eBay Vulnerability Exposes Users to Data Theft and Phishing Attacks

The eBay site is used by millions of people and as a result, has a level of trust with its users buying and selling countless items each day. Imagine then, how lucrative a target this massive user base could be for an attacker. Check Point’s security researchers have found just such a vulnerability in eBay that allows malicious users to bypass the code validation that is in-place and remotely control the vulnerable code to execute malicious Javascript code on the browsers of targetted users.

Check Point warn that leaving the flaw unpatched will expose the online marketplace’s huge userbase to the risk of data theft and phishing attacks while eBay believes that the actual risk of a malicious attack is very low. eBay was made aware of the vulnerability on December 15th, but they are yet to issue a complete patch for the weakness, instead claiming to have implemented additional security filters based on the report to reduce the risk.

eBay told Security Week “eBay is committed to providing a safe and secure marketplace for our millions of customers around the world. We take reported security issues very seriously, and work quickly to evaluate them within the context of our entire security infrastructure. We have not found any fraudulent activity stemming from this incident.”

One of the ways that an attacker could target eBay users is by first sending them to a legitimate page which contains the malicious code. By setting up an eBay store and adding malicious code to the description section of items, users can be tricked by attackers into visiting pages containing harmful code. This code could do a number of things once opened, from phishing for data or even downloading binaries to the computer or device. eBay report that as few as two in a million items listed on their site use active content, making the chance of being targeted by malicious content is low. Despite this, Check Point stated that they have demonstrated a proof-of-concept for the attack to the eBay security team, with them able to bypass restrictions and deploy malicious code to their seller page without any difficulty.

The finding was made public by Check Point public on Tuesday, hoping that it may push the e-commerce site to patch the vulnerability quickly. This is a good example of how even the sites that seem the most trustworthy can hide potential danger. Until a patch is released, taking care when using eBay may just be the best bet.

Security Firm Sued For Incorrect Forensics Report

Remember when you are watching those TV shows, you know the ones, where government agencies are trying to track down bad guys who have breached a “secure” network? Happens in real life too, with companies like Affinity Gaming finding out the hard way.

Affinity gaming is a Las Vegas-based casino operator who discovered back in 2013 that their network had been breached and people were able to get to the credit card data. Sounds familiar right? Affinity Gaming hired the security firm Trustwave to investigate and isolate the breach, effectively fixing the problem. At the end of the investigation, they claimed that the data breach was “contained”, then adding comments on how to “fend off future data attacks”.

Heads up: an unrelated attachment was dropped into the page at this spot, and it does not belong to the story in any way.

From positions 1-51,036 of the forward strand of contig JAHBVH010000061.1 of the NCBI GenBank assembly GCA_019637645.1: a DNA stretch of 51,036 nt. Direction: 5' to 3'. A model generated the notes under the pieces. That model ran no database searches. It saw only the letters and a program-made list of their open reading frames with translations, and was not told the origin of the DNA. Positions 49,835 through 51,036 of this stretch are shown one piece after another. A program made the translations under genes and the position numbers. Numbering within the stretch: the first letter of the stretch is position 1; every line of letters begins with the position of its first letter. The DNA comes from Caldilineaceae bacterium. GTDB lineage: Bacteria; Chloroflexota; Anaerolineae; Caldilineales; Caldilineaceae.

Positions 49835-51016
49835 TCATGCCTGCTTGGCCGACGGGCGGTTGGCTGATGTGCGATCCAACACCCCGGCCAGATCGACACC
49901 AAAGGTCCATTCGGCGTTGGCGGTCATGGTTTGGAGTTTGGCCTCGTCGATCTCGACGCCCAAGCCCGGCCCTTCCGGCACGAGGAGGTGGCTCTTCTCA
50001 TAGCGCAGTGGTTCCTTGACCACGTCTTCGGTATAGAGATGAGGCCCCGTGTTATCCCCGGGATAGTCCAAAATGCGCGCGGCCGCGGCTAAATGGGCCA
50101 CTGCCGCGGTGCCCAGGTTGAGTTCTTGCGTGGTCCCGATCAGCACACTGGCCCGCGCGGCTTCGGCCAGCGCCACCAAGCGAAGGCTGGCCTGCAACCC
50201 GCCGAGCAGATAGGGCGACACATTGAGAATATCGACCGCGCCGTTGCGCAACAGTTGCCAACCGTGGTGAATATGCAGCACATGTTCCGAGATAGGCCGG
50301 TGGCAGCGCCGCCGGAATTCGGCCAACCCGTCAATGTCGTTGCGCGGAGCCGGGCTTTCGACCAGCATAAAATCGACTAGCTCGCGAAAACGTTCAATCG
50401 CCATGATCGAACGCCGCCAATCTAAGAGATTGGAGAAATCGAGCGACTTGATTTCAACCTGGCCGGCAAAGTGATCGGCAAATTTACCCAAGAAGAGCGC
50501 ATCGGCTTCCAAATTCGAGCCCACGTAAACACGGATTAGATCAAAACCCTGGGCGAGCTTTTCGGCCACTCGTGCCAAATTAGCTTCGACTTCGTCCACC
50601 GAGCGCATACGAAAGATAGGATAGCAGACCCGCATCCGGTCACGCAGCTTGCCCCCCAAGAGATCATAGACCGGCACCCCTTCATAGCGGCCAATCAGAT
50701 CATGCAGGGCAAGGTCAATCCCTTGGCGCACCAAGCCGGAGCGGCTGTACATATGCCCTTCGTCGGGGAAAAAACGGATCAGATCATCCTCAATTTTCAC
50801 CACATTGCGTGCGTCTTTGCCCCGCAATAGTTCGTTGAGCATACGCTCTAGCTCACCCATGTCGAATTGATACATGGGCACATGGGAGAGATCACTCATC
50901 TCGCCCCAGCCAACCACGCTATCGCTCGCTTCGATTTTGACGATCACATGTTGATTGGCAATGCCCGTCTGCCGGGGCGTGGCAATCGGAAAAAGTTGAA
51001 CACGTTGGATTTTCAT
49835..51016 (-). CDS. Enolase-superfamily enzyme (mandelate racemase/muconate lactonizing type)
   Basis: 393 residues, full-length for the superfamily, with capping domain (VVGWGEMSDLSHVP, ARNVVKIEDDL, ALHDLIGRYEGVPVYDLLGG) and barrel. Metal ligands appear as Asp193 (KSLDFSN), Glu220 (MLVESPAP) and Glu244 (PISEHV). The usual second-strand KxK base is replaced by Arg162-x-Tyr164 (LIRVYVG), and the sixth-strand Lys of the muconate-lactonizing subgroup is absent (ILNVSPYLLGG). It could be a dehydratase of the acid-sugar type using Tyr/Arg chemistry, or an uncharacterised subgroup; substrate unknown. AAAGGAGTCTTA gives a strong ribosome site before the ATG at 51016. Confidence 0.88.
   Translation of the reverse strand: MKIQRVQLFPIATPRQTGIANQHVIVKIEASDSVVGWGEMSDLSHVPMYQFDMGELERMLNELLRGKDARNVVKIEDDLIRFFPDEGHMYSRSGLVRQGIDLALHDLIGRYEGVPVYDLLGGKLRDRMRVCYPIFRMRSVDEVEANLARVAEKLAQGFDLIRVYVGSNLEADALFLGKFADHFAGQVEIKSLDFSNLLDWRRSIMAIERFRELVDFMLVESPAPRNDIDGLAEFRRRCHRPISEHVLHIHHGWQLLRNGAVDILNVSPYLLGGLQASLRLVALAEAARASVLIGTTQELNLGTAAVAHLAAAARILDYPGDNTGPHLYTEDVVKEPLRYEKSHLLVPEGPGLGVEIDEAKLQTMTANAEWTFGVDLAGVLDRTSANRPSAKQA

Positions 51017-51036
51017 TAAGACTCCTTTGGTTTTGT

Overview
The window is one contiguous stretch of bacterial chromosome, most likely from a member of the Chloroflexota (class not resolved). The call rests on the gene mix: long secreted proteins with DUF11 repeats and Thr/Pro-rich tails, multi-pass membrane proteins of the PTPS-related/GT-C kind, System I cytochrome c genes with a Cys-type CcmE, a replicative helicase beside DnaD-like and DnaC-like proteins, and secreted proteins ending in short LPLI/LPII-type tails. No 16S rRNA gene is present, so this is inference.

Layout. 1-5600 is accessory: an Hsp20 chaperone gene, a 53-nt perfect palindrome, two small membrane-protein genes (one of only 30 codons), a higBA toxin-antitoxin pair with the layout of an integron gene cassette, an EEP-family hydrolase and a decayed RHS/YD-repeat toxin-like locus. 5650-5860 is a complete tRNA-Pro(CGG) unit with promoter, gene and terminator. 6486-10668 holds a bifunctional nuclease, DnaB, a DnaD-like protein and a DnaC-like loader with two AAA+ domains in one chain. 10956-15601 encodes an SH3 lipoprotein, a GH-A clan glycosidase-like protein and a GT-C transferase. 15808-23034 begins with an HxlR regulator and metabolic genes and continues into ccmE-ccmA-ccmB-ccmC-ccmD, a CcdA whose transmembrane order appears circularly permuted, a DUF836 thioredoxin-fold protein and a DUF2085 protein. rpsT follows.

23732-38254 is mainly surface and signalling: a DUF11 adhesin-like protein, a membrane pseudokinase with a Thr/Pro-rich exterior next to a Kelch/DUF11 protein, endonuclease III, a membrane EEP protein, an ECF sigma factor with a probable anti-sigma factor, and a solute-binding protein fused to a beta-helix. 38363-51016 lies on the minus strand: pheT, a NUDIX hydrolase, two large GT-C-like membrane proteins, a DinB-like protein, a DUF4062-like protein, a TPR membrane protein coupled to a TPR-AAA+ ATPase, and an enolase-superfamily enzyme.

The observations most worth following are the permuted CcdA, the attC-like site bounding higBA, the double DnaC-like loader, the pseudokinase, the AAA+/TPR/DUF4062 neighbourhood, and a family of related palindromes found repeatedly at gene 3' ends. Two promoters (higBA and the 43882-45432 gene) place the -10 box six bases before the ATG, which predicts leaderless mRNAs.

Affinity Gaming then found that they were suffering another data breach, for which they hired the data security firm Mandiant to investigate. It was during Mandiant’s investigation that they worked out the work previously done was only on a “subset of Affinity Gaming’s data security”. This coupled with the fact that they “had failed to identify the means by which the attacker had breached” their systems meant that overall Affinity Gaming believes Trustwave was responsible for “misrepresentations and grossly negligent performance” which in turn they believe cost them “significant out of pocket losses”.

Listing 76 steps outlying their interactions between the three companies and now the complaint, you can see why if one company promised to protect your data and then was found to have failed this task, you would want your money back.

Growing Number of Consumers Expect Internet of Things to Change Connected Homes


The Internet of Things (IoT) is still in its infancy, but manufacturers are speculating that a growing number of people want to enjoy home electronics connected to the Internet, according to a recent survey published by Fortinet.

Sixty-one percent of respondents say a connected home is “extremely likely” to be a reality by 2019.  A whopping 84 percent of survey respondents in China pledged support towards the IoT craze, the report states.

When it comes to IoT security, there are three concerns:  Data loss, malware, and unauthorized access of IoT-connected devices.  Sixty-eight of those surveyed in the U.S. are “extremely concerned” or “somewhat concerned” about data breaches and other security issues stemming from IoT.

Here is what John Maddison, Fortinet VP of Marketing, said in a press statement:

“The Internet of Things promises many benefits to end-users, but also presents grave security and data privacy challenges.  Crossing these hurdles will require clever application of various security technologies, including remove connection authentication, virtual private networks between end-users and their connected home devices, malware and botnet protection, and application security – applied on premises, in the cloud and as an integrated solution by device manufacturers.”

Looking ahead, IoT growth is expected to evolve into a booming industry – research group IDC expects IoT to hit $7.1 trillion by 2020, and companies will need to blend IoT connected home features with strong security and ease-of-use for consumers.

Thank you to Fortinet for providing us with this information

Image courtesy of Digital Trends